I’ve been teaching yoga for 15 years and practicing for nearly 20. Why would I quit now? Well, I’m going to have to take you back. Before yoga, there was my mom. She’s from a quiet, leafy suburb of Boston. She’s a middle child – wedged between two brothers. Her mother was smart and observant – but she didn’t speak her mind. She deferred to her husband and sons. My mother wanted to speak. To challenge. So, she went to law school. With her law degree, she went to one of the roughest neighbourhoods in New Jersey and represented the most marginalised people including war protestors and black panthers. Then she turned her considerable intellect towards writing legislation to help women and children out of poverty. Today in her 70’s she is retired from law. Now she is a volunteer teacher, serving the large immigrant community who work in low-wage service job and want more for their children. She wants to give these men and women a voice.
My mother is not afraid to stand up for people in order to protect principles that are bigger than all of us. She is a person in solution, looking for opportunities to shift the balance of power in some small way. She fights hard but fair. Her positions are clear but her mind is open. She listens. She knows hypocrisy when she sees it – even her own.
In her 50’s my mother joined the Catholic Church. I was confused. My mother – the feminist, the pioneer – becoming a Catholic? A member of a church that doesn’t allow women to say mass? I tried to understand. She tried to explain. When I was home at Christmas, she shared that she is leaving the church. I asked why, after all this time? She thought for a moment and then spoke about how the church has failed the many survivors of sexual assault who have come forward to share their stories. Her crisis of faith is a result of her strong sense of justice. She cannot tolerate an institution that turns its back on vulnerable men and women. She said, “I realised that I would not want my own grandchildren to become part of this church. So, how can I stay?”
It’s great to be smart. To be principled. To be committed. I admire all those qualities in my mother. But I am newly in awe of her ability to leave a community that includes people she cares about. A community that once offered her significant support. It’s hard at any age. And at 72? My mom has an easy out. She’s lived a life of service. Who would question her if she stood by the church that helped her through difficult times. The answer is, SHE does. She questions. And so, rather than digging in, she keeps feeling for higher ground.
Right now, I’m feeling a little bit like my mom. But my Catholic Church is yoga. Like my mother, I believe in the principles set down in the sacred texts. I know that yoga can change lives. It continues to change mine. I know there are sincere, dedicated people who practice yoga. But I have taught yoga for almost 15 years and I have watched yoga studios and yoga teaching standards deteriorate as the demand for yoga rises. There are fewer and fewer studios where I want to work because, like my mom, I just can’t stick with a community that doesn’t practice what it preaches.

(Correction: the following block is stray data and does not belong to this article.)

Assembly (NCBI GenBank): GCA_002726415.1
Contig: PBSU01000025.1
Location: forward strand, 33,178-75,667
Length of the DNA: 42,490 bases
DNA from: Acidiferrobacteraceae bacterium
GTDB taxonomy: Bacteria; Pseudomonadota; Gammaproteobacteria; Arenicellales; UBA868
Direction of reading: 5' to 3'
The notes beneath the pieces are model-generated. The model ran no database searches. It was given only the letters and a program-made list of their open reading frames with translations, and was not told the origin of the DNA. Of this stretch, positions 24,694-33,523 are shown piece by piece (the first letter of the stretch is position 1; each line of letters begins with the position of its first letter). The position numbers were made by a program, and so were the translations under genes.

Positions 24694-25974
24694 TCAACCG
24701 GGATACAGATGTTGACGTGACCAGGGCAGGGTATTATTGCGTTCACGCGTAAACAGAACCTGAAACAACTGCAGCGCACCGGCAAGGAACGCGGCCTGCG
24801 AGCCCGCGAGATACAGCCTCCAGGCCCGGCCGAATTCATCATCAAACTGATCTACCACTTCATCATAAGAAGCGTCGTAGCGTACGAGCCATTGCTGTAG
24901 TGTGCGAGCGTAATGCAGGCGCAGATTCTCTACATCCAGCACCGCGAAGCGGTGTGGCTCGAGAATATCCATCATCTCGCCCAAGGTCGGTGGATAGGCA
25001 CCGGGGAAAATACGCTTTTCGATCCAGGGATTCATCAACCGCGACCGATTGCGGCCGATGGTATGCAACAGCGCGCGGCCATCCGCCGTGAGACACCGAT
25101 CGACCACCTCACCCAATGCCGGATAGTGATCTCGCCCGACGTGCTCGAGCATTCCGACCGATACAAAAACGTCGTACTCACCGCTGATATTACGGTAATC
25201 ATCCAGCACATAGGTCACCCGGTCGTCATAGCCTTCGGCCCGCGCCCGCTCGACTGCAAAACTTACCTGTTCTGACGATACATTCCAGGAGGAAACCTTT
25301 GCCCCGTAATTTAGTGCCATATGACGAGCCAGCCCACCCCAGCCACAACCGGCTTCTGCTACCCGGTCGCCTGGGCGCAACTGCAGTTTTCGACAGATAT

At the end of last year I left a major Melbourne city studio because the owners are guilty of financial misconduct and are being investigated for sexually assaulting an employee. A few years ago, I left another major studio because the owner was abusive to teachers and exploited vulnerable teacher training students. These studios are well-known and they are both still open for business. And they are not alone.
So, I’m asking some pretty big questions. “Do I continue teaching yoga?” “If so, what is my role in the yoga community?” “And how can I contribute to the change I want to see?”
Teacher Training: I’m partnering with Moksha Yoga to offer Yin Teacher Trainings. The first module, Yin Fundamentals, starts March 2 and I’d love to see you there! Register using the link above. If you have questions about whether this course is for you, contact me at email@example.com
Mentoring: I’m launching a group mentorship program for yoga teachers. These sessions will be affordable and practical. Each session will focus on ways that teachers get “stuck” – whether it’s confident delivery, communicating a theme in your sequence, or adapting movements for beginners. You’ll get to meet other teachers facing the same challenges and I’ll give you tools and techniques for getting “unstuck”. Contact me for details.
Continuing Education: I’m focusing my studies this year on trauma and chronic pain including courses with “The Body Keeps the Score” author Bessel van der Kolk and “Explain Pain” authors Lorimer Moseley and David Butler.
As yogis, I think we can be like my mom. We can ask the important questions about where we stand on things and why.
So if you join me for a class, or a mentorship, or a training, expect to go deep. Expect to ask why. You won’t find easy answers or quick fixes. Don’t expect that. But you will experience how moving with purpose can change the way you show up for everything that you do.